Why Are You Overwhelmed? You Are Being a Horrible Boss (to Yourself)

I am seeing a pattern lately with my clients, where the sweetest, most dedicated woman will behave like a tyrant when it comes to judging her own performance. She acts like one bad bitch, and not in a good way. These bad bosses don’t give credit, ignore overload, and won’t let you leave your desk for lunch. Are you a bad boss to yourself too?

Mean boss like Veronica Palmer from Better off Ted

You’ll say you didn’t accomplish anything yesterday except the laundry, dinner and cleaning the whole house. (I’d say that’s accomplishing quite a bit.) You will commit yourself to carting two kids to twice-weekly extracurriculars but not allow yourself to join a monthly book club. You’ll volunteer for two causes, bring a meal to a neighbor, and console a friend, but won’t allow yourself a few hours break for a hike or adult field trip. Do you even know what your hopes, dreams and passions are anymore?

I need you to be the kind of boss who is fiercely loyal to her own team (you!) Who is a highly sought-after executive whose time is a precious resource. (It is!)

Yes, your heart breaks and you want to help everyone. But you can’t help everyone else out without completely losing yourself.

I want to share with you a quote from Dr. Clarissa Pinkola Estés:

“The aggravated theft of a woman’s … [soul] occurs … subtly through the theft of a woman’s resources and of her time. The world is lonely for comfort and for the hips and breasts of women. It calls out in a thousand-handed, million-voiced way, waving to us, plucking and pulling at us, asking for our attention.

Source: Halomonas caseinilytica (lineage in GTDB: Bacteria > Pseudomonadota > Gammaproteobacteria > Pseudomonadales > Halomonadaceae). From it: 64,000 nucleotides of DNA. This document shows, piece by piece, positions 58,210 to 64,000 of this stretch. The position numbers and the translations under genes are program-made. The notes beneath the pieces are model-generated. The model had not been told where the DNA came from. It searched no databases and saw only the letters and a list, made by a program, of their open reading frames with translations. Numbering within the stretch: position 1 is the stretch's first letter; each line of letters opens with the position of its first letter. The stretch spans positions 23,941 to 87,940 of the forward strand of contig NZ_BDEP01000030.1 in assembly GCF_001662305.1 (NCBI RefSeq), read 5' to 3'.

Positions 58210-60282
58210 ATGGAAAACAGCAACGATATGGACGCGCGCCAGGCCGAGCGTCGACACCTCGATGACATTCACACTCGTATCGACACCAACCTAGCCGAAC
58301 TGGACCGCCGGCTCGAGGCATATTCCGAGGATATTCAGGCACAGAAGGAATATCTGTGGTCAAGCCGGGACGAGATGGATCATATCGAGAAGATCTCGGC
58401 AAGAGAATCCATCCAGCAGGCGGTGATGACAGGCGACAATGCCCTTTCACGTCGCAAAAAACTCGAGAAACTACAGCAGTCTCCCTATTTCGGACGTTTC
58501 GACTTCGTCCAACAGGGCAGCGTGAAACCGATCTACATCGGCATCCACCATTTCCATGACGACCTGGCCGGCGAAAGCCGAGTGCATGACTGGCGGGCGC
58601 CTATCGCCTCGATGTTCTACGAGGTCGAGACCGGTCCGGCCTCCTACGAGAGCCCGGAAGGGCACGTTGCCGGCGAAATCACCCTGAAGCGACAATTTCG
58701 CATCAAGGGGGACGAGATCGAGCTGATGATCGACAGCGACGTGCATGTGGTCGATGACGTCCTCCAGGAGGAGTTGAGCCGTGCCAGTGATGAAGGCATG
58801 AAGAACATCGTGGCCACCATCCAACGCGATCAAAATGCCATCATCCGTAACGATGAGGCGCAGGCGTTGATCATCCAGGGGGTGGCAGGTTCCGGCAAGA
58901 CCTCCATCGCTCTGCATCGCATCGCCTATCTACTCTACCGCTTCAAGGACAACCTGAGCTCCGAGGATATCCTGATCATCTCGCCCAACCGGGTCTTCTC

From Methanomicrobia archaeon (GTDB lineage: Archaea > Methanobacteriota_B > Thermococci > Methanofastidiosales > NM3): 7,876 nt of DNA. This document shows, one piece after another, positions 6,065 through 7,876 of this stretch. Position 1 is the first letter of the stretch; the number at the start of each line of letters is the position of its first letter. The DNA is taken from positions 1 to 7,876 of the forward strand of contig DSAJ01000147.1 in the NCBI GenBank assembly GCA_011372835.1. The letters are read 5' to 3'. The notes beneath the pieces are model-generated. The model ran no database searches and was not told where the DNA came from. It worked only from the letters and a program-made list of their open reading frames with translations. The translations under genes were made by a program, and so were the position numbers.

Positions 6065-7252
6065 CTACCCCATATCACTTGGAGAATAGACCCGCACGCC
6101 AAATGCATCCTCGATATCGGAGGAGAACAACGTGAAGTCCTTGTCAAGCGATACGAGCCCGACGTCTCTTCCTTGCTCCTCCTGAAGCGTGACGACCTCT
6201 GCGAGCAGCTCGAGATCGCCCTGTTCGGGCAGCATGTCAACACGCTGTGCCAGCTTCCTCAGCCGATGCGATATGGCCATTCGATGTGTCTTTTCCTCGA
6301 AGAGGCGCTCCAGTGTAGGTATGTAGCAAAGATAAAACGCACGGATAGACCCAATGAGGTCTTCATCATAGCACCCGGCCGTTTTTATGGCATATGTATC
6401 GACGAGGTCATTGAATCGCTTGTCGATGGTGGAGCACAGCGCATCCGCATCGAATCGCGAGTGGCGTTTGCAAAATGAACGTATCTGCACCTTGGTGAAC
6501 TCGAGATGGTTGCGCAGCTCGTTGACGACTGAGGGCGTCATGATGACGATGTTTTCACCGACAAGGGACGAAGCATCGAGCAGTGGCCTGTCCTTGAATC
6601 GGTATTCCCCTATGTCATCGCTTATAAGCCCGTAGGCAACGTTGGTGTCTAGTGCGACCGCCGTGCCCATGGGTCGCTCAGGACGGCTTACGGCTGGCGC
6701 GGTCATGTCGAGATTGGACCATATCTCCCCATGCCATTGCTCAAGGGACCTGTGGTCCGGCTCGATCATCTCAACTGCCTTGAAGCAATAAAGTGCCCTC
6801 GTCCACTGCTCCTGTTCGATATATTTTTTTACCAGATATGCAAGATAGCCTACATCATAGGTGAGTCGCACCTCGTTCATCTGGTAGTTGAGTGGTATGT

Sometimes it seems that everywhere we turn there is a someone or a something of the world that needs, wants, wishes. Some of the people, issues and things of the world are appealing and charming; others may be demanding and angry; and yet others seem to heartrendingly helpless that, against our wills, our empathy overflows, our milk runs down our bellies. But unless it is a life-and-death matter, take the time, make the time to “put on the brass brassiere.” Stop running the milk train. Do the work of turning toward home.

Dr. Clarissa Pinkola Estés – The Women Who Run With Wolves

There are many ways to emerge from this unsustainable relationship with yourself, but a great way to start is to think about what your ideal boss would do.

  • Celebrate your accomplishments. Write down and note all the hard work you have been doing, and celebrate both your efforts and your results as often as you can.
  • Give yourself some time off. Allow yourself to rest, whether it be for periods during the day or to take a day off.
  • Practice saying “No” to demands more often. You can do this in a caring but firm way.

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